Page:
Nonslip floor surfaces are mandatory in the kitchen because of the frequency of spills and water on the floor. The kitchen surface must be safe to walk on. Many ideal options are available to use on your kitchen floor, including vinyl, ceramic, cork and rubber. Even wood can be used, although it is not as ideal as the others options. With so many design choices available, a nonslip kitchen floor can be an attractive addition to your home.
Vinyl tile is a common and inexpensive choice for use in kitchens. It is nonslip and fairly easy to clean and maintain. Sweeping and lightly damp mopping will keep it looking pretty for years. Vinyl is easy to stand on for long periods because of its natural cushion. Vinyl has come a long way from the plain styles of the past and is available in a variety of patterns, textures and colors that you can mix and match for a custom look. Vinyl tile is relatively easy to lay; most come with a self adhesive backing so you can just peel and press. One drawback to vinyl tile is the edge seam. Dirt and debris can get stuck in the cracks if the tile is not butted up correctly.
With a long history of use in kitchens, most ceramic tile is coated with a nonslip surface, which makes it convenient for kitchen use. Make certain the ceramic tile you choose has enough strength for floor application. Ceramic tile comes in many attractive colors and patterns; a kitchen can be all one color, or you can design a pattern for your floor using different colors and sizes. Ceramic tile also has a hard surface, which makes it sanitary and nonabsorbent. The grout can get dirty, so it should be sealed after installation.
Cork tile is gaining popularity as a surface for kitchen floors because of its environmental qualities. Cork tiles are nonslip, making them ideal for use in the kitchen. They are soft to walk on in bare feet and easy on the back when you have to stand for long periods. Cork tiles resist denting, reduce noise, are durable and easy to clean. Cork tiles come in a variety of colors, from honey tones to dark browns, and will coordinate with most kitchen decor. Cork can be damaged if flooded, but occasional wetness will not harm it. Cork does need to be sealed after installation, but once that is accomplished, it is easy to maintain.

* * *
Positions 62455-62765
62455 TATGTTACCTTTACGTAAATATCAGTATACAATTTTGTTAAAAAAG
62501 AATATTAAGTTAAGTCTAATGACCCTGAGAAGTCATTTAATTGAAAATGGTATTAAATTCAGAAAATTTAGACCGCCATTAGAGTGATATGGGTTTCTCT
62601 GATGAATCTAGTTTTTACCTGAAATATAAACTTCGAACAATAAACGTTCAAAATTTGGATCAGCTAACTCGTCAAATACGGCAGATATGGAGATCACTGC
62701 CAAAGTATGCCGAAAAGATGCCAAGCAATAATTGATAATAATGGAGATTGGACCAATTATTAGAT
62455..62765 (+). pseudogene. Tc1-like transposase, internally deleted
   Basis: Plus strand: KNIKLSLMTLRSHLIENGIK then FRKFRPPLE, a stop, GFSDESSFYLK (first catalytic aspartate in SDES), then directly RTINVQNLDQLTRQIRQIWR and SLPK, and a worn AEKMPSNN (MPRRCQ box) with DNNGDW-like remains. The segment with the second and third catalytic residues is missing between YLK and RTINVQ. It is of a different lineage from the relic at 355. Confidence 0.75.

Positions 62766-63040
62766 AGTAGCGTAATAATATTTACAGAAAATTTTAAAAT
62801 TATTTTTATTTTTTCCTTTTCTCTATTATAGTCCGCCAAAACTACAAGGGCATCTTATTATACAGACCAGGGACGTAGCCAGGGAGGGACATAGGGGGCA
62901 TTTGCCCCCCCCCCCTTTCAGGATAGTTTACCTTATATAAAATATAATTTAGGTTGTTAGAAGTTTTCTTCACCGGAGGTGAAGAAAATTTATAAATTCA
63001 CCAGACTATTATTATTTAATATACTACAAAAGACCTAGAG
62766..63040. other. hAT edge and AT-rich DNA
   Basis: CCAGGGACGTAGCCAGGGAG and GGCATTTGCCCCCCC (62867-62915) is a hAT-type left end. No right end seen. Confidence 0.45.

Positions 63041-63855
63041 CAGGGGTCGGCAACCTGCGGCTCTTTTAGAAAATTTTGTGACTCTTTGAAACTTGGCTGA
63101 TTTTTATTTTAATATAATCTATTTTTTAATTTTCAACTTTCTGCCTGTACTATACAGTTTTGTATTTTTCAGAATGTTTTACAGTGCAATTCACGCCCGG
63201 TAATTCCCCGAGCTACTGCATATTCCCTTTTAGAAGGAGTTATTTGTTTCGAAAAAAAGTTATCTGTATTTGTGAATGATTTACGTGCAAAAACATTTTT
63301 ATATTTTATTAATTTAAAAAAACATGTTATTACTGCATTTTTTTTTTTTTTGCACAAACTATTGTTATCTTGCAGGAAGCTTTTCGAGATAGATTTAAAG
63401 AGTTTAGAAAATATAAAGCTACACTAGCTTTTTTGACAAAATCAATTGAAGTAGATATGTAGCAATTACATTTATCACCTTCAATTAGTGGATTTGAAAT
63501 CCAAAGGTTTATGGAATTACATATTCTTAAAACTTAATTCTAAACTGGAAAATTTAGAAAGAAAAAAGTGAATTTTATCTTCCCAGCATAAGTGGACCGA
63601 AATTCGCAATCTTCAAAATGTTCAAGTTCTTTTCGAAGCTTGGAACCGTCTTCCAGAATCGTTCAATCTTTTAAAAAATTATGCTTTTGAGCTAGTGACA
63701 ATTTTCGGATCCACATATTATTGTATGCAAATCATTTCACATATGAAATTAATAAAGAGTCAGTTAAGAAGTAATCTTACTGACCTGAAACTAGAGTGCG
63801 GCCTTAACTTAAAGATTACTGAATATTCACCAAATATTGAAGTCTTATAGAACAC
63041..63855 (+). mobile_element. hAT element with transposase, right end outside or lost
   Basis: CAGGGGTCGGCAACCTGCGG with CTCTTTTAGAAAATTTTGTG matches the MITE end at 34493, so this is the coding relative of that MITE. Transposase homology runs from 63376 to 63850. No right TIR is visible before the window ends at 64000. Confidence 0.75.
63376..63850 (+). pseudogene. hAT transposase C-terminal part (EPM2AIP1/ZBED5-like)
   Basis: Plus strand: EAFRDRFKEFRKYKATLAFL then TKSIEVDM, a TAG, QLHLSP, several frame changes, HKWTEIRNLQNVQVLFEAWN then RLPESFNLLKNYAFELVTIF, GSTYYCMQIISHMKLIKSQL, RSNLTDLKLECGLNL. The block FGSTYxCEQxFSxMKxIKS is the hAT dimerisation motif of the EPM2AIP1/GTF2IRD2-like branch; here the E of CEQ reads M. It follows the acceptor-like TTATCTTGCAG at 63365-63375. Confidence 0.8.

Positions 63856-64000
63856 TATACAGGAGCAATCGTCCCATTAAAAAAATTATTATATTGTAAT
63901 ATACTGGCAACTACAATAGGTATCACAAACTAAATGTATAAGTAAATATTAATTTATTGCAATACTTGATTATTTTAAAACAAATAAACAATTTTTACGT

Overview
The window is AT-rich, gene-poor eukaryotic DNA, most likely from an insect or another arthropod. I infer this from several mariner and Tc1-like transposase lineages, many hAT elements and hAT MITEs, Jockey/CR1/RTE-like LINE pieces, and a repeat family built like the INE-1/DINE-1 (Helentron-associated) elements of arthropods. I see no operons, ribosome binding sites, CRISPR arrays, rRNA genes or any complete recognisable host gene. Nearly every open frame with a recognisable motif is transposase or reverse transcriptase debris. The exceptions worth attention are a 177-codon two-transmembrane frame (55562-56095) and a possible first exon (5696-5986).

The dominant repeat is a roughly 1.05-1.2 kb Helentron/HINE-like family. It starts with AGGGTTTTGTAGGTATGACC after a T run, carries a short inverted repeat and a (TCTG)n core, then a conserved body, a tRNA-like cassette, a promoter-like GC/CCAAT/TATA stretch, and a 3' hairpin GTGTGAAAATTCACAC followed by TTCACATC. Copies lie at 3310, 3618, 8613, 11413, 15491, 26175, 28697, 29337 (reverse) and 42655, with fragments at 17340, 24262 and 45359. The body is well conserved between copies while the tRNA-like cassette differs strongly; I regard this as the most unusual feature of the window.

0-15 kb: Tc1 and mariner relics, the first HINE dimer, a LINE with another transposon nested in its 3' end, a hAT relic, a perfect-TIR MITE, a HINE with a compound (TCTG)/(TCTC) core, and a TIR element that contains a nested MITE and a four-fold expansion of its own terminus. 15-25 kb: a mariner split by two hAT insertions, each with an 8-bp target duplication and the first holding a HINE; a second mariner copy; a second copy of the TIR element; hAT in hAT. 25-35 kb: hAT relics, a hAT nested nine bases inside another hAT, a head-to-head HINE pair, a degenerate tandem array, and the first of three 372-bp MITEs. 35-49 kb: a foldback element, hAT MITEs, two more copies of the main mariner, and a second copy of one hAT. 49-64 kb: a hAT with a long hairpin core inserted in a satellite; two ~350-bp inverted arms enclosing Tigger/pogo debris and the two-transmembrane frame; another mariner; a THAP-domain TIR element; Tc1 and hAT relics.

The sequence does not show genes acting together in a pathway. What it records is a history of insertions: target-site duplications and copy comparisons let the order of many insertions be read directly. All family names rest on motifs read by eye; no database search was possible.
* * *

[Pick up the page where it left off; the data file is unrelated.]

Once used strictly for commercial spaces, rubber tile is now extending into the home. Many rubber tiles are made from recycled materials, which make them a favorite for green homes. It is naturally nonslip, soft and resilient for standing for long periods and is very durable. Rubber tiles come in many bright colors to give you a cheery, upbeat kitchen. Some rubber tiles do have an odor; be aware of this before you make a purchase.
Although not an ideal option for the kitchen, wood tile can be used effectively. Wood tile is nonslip and soft and warm underfoot. Wood must resealed regularly to avoid water damage and will discolor if it gets wet or stained with food spills. If this happens, it can be sanded and refinished several times, but this entails a lot of expense and inconvenience. If there is a leak, wood can buckle and warp. Many homeowners like the look of wood in the kitchen, however, and are willing to put up with these maintenance details.
- Photo Credit kitchen image by yong hong from Fotolia.com ceramic slab image by ElsSh from Fotolia.com cork material image by victor zastol'skiy from Fotolia.com tiles image by Dave from Fotolia.com wood image by Zbigniew Nowak from Fotolia.com
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